You’ve heard of fish fries, tenderloin suppers, even turkey dinners as fundraisers for good causes. But have you heard about the small-town church that raises funds by serving up liver and onions?
Steve Stauffer told Joe Park and me about this unique meal at a retirement event for Dan Webb, former Tri High vocational-agriculture teacher. Stauffer is a longtime ag teacher himself, teaching at Southern Wells High School.
Park, director of the Indiana FFA Leadership Center, and I snickered when Stauffer told us hundreds show up to eat liver and onions at his church on a Saturday afternoon in February. He insisted they cooked a huge amount of liver and onions, and it all disappeared. We snickered so much that Stauffer challenged us to come see for ourselves.
Skeptical and just a bit curious, we took him up on it. On Feb. 11 we and our wives — my wife, Carla, and Joe’s wife, Bettye Lou — piled into Joe’s van for the two-hour ride to Petroleum. The town is so small, it doesn’t have a working gas station. We followed MapQuest directions onto Second Street. As the Petroleum Methodist Church came into view, so did a parking lot jammed full of dozens upon dozens of cars and trucks. We looked at each other. Our jaws dropped.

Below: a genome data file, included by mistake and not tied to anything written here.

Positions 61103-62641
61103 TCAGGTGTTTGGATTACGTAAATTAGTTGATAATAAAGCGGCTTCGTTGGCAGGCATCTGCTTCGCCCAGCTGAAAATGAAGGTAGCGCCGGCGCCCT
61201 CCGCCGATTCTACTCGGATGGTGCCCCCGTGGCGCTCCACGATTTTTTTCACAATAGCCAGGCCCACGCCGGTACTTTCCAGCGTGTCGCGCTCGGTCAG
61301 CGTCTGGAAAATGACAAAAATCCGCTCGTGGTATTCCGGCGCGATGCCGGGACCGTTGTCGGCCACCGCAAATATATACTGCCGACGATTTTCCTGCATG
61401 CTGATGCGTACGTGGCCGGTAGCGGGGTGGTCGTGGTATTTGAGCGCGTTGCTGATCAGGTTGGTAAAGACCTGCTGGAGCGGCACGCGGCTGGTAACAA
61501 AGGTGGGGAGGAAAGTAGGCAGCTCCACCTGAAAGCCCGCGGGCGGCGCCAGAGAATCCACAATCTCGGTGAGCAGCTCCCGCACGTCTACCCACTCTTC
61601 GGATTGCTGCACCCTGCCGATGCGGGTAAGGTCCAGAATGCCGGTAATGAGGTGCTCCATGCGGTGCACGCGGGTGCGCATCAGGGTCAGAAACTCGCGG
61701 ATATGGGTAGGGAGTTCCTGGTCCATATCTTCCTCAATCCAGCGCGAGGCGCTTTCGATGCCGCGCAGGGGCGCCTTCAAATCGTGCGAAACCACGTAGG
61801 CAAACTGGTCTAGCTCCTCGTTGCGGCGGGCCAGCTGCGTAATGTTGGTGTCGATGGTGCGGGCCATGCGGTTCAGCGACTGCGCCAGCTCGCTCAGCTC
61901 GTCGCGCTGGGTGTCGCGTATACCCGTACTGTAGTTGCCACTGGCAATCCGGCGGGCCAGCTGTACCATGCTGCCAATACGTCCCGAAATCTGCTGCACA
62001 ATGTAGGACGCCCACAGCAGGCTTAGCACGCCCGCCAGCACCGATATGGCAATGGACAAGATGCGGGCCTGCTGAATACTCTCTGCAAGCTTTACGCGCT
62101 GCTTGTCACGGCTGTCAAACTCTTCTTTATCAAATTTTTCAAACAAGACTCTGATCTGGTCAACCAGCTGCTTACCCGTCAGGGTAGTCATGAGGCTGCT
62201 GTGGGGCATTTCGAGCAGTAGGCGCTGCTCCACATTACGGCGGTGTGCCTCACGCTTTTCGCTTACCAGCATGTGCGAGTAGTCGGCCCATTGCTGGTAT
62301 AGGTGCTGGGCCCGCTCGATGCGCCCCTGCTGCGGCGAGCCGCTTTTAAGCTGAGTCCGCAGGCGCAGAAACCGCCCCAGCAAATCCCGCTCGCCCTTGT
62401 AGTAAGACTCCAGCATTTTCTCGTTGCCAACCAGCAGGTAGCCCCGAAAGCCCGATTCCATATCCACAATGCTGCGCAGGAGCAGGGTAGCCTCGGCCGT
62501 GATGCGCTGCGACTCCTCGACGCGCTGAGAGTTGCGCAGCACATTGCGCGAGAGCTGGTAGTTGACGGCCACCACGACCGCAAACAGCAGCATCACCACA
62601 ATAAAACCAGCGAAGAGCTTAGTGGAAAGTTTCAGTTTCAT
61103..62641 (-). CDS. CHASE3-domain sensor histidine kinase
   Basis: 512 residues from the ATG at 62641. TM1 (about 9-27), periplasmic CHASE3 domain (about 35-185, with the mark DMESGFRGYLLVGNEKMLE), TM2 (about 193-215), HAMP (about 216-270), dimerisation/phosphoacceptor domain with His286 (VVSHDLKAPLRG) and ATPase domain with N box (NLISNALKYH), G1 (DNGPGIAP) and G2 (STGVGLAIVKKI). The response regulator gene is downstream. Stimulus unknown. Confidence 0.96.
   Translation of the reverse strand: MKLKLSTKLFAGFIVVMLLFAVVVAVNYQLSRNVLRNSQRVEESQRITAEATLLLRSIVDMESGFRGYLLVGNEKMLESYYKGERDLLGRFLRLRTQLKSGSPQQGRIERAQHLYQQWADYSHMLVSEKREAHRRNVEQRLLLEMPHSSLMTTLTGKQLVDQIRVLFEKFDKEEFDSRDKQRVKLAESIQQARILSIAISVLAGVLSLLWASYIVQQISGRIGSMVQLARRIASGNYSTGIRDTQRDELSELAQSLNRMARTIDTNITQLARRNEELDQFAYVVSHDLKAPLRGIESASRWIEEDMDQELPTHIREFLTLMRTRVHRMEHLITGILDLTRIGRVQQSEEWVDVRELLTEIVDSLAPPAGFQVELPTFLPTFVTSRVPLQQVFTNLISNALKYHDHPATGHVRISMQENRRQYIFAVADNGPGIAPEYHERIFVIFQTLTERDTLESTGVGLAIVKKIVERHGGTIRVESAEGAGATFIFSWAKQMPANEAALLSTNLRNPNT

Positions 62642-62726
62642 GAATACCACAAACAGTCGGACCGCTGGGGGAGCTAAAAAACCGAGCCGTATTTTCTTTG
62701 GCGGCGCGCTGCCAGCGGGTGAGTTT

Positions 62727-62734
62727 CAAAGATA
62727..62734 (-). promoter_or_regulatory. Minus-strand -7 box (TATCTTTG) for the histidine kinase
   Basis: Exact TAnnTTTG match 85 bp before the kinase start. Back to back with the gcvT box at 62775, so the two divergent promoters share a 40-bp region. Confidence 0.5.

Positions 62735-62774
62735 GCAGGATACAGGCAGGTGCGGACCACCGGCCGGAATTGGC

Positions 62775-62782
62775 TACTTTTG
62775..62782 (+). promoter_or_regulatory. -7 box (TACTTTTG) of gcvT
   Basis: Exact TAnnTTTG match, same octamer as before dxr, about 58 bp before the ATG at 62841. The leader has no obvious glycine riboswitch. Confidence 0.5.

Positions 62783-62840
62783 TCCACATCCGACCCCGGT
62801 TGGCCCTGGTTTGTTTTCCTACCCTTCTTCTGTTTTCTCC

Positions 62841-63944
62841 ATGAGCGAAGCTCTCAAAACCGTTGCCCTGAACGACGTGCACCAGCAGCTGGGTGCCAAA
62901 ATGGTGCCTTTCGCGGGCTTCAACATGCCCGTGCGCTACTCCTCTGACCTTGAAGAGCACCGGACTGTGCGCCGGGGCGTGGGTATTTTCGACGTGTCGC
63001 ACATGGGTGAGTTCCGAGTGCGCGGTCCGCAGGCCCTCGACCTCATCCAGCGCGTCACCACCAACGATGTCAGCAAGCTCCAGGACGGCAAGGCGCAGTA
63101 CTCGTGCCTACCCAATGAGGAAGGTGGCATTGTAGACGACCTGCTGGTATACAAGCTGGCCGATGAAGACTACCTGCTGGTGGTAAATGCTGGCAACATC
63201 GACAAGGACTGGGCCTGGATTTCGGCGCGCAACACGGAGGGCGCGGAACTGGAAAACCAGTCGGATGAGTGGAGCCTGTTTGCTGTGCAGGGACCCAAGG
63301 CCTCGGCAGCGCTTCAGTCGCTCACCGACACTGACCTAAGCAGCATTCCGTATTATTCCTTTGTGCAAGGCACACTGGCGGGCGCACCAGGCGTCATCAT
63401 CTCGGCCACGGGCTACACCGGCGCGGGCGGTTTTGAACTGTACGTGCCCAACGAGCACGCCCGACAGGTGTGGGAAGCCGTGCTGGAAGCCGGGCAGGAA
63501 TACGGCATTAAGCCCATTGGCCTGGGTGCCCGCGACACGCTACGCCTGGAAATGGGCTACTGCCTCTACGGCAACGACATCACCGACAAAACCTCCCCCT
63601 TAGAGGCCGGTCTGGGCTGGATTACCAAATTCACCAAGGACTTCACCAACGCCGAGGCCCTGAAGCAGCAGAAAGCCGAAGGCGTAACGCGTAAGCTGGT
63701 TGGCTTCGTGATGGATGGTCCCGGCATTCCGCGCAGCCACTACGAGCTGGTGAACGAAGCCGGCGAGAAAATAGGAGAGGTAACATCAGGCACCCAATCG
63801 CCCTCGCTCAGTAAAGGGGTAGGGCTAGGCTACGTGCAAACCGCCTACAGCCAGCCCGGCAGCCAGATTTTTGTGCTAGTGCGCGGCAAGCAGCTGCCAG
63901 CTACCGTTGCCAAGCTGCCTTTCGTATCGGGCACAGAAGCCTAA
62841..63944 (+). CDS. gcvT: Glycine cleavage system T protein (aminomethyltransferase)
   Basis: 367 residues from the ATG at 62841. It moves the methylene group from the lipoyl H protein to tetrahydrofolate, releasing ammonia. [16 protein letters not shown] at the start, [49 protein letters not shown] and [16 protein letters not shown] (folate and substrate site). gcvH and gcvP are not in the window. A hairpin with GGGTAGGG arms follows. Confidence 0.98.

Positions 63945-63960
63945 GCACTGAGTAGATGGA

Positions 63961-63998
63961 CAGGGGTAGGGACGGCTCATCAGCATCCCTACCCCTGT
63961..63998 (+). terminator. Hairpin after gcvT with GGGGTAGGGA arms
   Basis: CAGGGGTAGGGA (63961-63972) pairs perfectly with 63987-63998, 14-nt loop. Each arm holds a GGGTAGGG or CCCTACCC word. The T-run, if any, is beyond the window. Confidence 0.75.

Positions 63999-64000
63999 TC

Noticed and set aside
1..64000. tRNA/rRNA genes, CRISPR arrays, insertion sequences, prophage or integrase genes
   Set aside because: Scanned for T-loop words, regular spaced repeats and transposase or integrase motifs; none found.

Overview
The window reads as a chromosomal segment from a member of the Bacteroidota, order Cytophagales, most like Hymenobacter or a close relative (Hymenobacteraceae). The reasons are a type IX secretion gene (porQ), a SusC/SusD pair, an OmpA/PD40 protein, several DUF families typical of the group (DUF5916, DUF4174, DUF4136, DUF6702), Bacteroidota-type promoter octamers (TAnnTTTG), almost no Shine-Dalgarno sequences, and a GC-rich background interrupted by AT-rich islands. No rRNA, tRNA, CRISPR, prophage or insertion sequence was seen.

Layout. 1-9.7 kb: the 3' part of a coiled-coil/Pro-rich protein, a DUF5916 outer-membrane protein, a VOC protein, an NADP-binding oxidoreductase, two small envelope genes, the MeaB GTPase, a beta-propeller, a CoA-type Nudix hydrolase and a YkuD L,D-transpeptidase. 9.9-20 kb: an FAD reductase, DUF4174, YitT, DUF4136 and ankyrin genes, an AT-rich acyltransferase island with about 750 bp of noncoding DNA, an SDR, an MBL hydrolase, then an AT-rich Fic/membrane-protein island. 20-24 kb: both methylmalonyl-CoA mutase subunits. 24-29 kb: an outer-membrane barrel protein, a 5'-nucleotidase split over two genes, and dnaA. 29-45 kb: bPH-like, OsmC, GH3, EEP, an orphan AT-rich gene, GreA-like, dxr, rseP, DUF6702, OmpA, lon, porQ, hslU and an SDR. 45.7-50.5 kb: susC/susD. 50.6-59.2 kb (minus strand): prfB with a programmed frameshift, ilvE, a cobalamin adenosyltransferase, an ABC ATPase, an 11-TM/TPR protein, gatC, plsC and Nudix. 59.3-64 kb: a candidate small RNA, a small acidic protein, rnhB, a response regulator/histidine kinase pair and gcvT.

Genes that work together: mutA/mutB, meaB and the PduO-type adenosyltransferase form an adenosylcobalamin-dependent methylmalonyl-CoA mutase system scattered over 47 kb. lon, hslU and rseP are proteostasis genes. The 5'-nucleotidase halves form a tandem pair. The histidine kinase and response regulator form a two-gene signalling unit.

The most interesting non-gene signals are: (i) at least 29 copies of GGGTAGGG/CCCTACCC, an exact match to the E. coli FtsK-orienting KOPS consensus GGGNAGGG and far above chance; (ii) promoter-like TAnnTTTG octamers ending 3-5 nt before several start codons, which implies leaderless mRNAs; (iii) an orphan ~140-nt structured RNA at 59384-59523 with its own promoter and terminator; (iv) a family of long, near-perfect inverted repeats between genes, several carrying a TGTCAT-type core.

Inside it was standing room only. People were lined up to eat liver and onions. You could also get mashed potatoes — with liver gravy, if you were really brave — chicken and noodles, slaw, green beans and gorgeous homemade desserts.
I ate my share of liver and onions. My wife politely declined, to the server’s dismay. Joe’s wife tried a bite, and Joe managed to eat his portion.
Stauffer broke out in a big smile when he saw us. He gave us the grand tour of the kitchen, and even slipped us some of his gooseberry pie: That was good eating!
Liver by accident!
This was the seventh annual liver and onions supper. Stauffer estimated they cooked nearly 150 pounds each of liver, onions and potatoes. It’s an all-volunteer project.
“It all started because I had more than 40 pound s of beef liver in my freezer after selling beef to local people who didn’t want liver,” Stauffer explained. “I told my church group we should have a supper, serve the liver and see what happened. It didn’t even start out as a fundraiser.
“We set a date, fixed slaw and a couple other things to go with it, and put out the word. None of us knew if anybody would show up. I simply told the Lord it was in his hands, and we set about fixing liver.”
At the end of the night, there was no liver left — and a tradition was born, Stauffer said. “And now we can say people come from south of Indianapolis for liver and onions,” he added, winking at us.
If you have a unique community function involving food you want to share, tell me about it. And don’t forget that if you have a favorite restaurant that I likely wouldn’t enter without you, let me know. The list is growing! I will take you and a friend to lunch or dinner if you convince me the food is great. Email firstname.lastname@example.org or write to: P.O. Box 247, Franklin, IN 46131.